How to learn a language

In the last twenty years, introductory language instruction has improved significantly through the efforts of people like Dartmouth’s John Rassias. Learning a new language is more fun, more effective, and faster than it used to be. But beyond this, technology has provided some amazing extra help in the last few years through everything from computer-based drills and flash cards to reading the news and listening to the radio in absolutely any language in the world.

Years ago I used to try to buy a copy of Paris Match magazine before a trip to France, just to have some vocabulary to chew on. My French isn’t really very good, but it always helped to get my brain ready for the shock of travel. Now, of course, you can just go to the Paris Match website (careful, it’s annoying) or tune in to French TV. Beyond this, it had occurred to me in the past few years that someone must have made it possible to arrange for language pen pals by Internet. And so they have. A site called My Language Exchange will arrange for you to meet a friend matched to your level in the language of your choice. And since that person will necessarily have a computer, a free Skype phone conversation is only seconds away. It’s an ideal way to learn. I wish this had been available when I was in high school. Then again, I’d probably be wasting all my time playing Half-Life and Doom instead.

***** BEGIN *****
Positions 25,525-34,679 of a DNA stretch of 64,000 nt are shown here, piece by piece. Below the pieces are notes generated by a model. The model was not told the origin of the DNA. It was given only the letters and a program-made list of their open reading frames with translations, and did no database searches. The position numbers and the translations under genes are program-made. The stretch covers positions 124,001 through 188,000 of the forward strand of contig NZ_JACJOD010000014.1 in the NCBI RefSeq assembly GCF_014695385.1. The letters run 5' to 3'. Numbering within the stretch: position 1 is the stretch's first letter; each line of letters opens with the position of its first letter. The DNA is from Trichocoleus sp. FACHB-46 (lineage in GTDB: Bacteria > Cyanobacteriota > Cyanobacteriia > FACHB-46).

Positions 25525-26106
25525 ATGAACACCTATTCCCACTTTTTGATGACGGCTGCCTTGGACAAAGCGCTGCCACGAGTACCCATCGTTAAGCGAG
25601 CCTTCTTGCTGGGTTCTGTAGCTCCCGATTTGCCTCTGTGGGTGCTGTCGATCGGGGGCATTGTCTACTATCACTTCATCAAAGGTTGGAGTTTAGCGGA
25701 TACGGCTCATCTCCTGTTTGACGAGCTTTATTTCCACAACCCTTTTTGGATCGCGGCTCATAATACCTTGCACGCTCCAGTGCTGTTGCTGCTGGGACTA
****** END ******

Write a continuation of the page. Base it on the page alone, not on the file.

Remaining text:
I learned about My Language Exchange from a thread on the kuro5hin site called How to Learn a Language. It’s a good article, and the comments are well-informed and entertaining, too. Through these, I found the Kanji Clinic and a fun article called Kanji tattoos are primarily for Western eyes. I suppose they are, but I prefer to think of bizarre Kanji tattoos on Americans as our revenge for bizarre Engrish t-shirt slogans.

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